The Year in Mystery: Group One, Part Two

December 19, 2008 at 3:24 pm (Anglophilia, Best of 2008, Blogging-the process, books, Historical fiction, Mystery fiction, Performing arts, Travel, Uncategorized)

stranger Stranger in Paradise by Robert B. Parker. I have a lingering affection for this author, though I usually stick to his (incredibly long-running) Spenser series. In the past,I haven’t cared for the Jesse Stone novels, finding them too touchy-feely. As it happened, though, my husband and I were very much liking the made for TV films, which feature Tom Selleck as Stone, a role he seems born to play. Hence, my decision to read Stranger in Paradise, which I quite enjoyed. This enjoyment was somewhat enhanced by having Tom Selleck in my mind’s eye for much of the time I was reading!

chat Chat by Archer Mayor. I love Mayor’s straight-ahead, unadorned prose style and his exceptionally appealing protagonist, Joe Gunther. This series also features a vividly rendered ensemble cast of law enforcement officers.

blue-heaven Blue Heaven by C.J. Box. The author manages to keep you on the edge of your seat throughout the narrative;  you’ll be chewing your fingernails as you agonize over the fate of a seriously imperiled but amazingly courageous and resourceful 13-year-old girl. Definitely a candidate for my “thriller with brains” designation!

devil Friend of the Devil by Peter Robinson. I’ve read every one of the Alan Banks novels, and what a pleasure it has been watching this author go from strength to strength in this outstanding series. The latest, All the Colors of Darkness, can now be reserved at our local library.

city-of-fire City of Fire by Robert Ellis. Setting: southern California. Where else, with a title like that? Homicide Detective Lena Gamble is one of the lead investigators in this fast-moving tale of  multiple murder and its far-reaching consequences. Ellis is an author new to me, but I’d certainly read more of his work. A commenter on my review said that City of Fire was the best book he read in 2007. ( I read it in January of this year.)

mistress-death-large Mistress of the Art of Death by Ariana Franklin. I forgot to include this title in my discussion of historical mysteries I enjoyed this year. I had some initial reservations about the premise of this novel, but I got swept up in the story and fell utterly in love with Franklin’s feisty protagonist, the splendidly named Vesuvia Adelia Rachel Ortese Aguilar.

And now, two classics and three pleasant surprises.

This year I went back to two of my favorite crime fiction greats of the past, Georges Simenon and Ross MacDonald. Both are masters at creating atmospheric thrillers shot through with crisp, no-nonsense dialogue; both follow the rules of the conventional forms in which they write while at the same time subtly pushing against the boundaries of those same forms. How can formulaic writing be so compelling? I can’t explain it, and it’s just as well that I don’t even try:


Georges Simenon

Georges Simenon


Ross MacDonald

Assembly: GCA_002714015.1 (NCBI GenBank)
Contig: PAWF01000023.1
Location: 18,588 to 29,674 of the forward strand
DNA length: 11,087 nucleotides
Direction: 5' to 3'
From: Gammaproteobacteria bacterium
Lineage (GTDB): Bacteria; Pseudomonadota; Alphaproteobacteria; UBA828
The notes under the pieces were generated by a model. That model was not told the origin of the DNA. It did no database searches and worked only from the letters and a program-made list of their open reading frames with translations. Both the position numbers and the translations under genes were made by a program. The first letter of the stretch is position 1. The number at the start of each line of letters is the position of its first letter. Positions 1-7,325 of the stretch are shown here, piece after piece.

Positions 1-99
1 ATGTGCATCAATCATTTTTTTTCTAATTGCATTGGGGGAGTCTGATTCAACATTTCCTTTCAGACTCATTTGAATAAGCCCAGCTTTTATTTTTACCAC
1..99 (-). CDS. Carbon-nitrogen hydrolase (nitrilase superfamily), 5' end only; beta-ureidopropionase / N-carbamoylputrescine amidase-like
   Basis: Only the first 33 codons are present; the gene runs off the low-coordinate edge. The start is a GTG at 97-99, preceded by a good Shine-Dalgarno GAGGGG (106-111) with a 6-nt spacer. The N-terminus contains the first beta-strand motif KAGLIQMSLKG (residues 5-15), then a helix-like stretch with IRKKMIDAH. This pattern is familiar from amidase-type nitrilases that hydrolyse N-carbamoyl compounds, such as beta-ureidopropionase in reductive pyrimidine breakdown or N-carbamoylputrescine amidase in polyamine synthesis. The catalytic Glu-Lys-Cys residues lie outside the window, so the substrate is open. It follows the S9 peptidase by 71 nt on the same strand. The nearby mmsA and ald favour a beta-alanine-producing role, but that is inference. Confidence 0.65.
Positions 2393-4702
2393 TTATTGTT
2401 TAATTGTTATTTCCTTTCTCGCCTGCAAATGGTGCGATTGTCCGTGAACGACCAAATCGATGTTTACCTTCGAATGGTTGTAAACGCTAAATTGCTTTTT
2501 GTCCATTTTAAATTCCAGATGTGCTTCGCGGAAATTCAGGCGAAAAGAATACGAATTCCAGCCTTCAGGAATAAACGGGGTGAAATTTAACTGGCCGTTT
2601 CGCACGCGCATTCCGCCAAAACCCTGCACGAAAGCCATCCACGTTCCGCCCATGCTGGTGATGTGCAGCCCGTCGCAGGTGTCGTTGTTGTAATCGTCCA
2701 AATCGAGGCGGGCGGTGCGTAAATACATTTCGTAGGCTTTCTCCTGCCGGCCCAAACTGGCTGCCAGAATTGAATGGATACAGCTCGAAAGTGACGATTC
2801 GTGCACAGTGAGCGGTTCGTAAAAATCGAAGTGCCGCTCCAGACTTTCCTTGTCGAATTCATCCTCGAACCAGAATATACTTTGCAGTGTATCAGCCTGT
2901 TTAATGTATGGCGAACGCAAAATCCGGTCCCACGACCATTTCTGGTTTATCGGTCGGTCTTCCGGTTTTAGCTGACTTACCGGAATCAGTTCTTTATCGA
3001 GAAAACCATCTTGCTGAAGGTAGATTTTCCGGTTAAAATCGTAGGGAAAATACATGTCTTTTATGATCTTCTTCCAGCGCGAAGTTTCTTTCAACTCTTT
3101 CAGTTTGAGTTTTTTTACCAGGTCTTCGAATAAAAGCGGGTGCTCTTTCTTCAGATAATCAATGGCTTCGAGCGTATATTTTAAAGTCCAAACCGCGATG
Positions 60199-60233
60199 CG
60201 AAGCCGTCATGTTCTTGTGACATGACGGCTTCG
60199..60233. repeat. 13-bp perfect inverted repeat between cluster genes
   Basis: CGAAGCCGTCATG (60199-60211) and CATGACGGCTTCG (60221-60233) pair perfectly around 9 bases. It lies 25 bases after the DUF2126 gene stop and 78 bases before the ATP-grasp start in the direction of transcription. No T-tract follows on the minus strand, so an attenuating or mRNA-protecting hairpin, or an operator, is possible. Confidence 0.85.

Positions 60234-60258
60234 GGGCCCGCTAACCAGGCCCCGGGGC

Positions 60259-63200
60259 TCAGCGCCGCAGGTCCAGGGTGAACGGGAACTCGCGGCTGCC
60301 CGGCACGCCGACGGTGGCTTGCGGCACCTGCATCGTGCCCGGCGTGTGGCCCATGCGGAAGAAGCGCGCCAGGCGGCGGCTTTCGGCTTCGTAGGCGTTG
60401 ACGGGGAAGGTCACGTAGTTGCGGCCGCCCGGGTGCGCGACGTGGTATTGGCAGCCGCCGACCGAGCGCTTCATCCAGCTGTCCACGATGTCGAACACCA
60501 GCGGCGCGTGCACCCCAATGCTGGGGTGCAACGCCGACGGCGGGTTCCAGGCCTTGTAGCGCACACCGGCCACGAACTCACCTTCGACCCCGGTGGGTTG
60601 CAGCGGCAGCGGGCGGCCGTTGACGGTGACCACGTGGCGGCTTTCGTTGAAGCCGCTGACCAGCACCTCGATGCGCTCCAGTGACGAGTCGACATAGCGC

Ross MacDonald

As for the pleasant surprises:

skeleton The Skeleton in the Closet by M.C. Beaton. I grabbed this book on tape – yes, tape, that finicky old technology! -off the shelf at the Central Library with no idea what it was about. Set in a village in the Cotswolds, a place almost too dreamily English to be real, Skeleton is not an especially compelling mystery. It is, however, an utterly enchanting love story, read by the eminently listenable Donada Peters. I commend it to you warmly!

hit I also listened to Lawrence Block’s Hit Parade. Block is one of the reigning masters of American crime fiction. At one time, I was a huge fan of this author’s Matt Scudder series. Those books, a chronicle of one man’s struggle to be a good person, are utterly gripping and tend to be quite somber in tone. I knew we’d be seeing Block at Bouchercon, where he was to be honored for distinguished contribution to the mystery genre. I was intrigued by this prolific author’s new series featuring John Keller. Keller flies all over the country carrying out various commissions while Dot, his business partner, stays home in White Plains. It’s a business much like any other – except that Keller is a professional hit man! Hit Parade was read by the author, with appropriate sardonic inflection. I haven’t come across fiction this deliciously subversive in years.

Here’s Block being interviewed by Charles Ardai at Bouchercon. (You can’t tell from this video snippet but the room was packed.)

And here’s the author discussing his latest creation at a book signing.

ash Ash Wednesday by Ralph McInerny. This author’s Father Dowling novels now number twenty-six; there’s also one story collection and another on the way. I hadn’t read one of these in a while and had forgotten how much I enjoy McInerny’s delicious low-key wit. Under the guise of a cozy set in a gossipy small town in Indiana, Ash Wednesday manages to examine some genuinely provocative moral and spiritual issues. And what the heck, it’s just plain fun to hang out with the wise, witty, self-effacing Father Dowling and his prickly housekeeper Marie Murkin.

Next – when I can get to it, what with wrapping presents, sending cards, etc. – Group Two: the creme de la creme of my mystery reading year!

1 Comment

  1. Lawrence Block, sympathetic villains, and Great Books Lists « Books to the Ceiling said,

    […] 7, 2009 at 1:36 am (Mystery fiction, books) In one of my posts on favorite mysteries of 2008, I mentioned Lawrence Block’s new series, Keller’s Greatest Hits. I had listened to Hit […]

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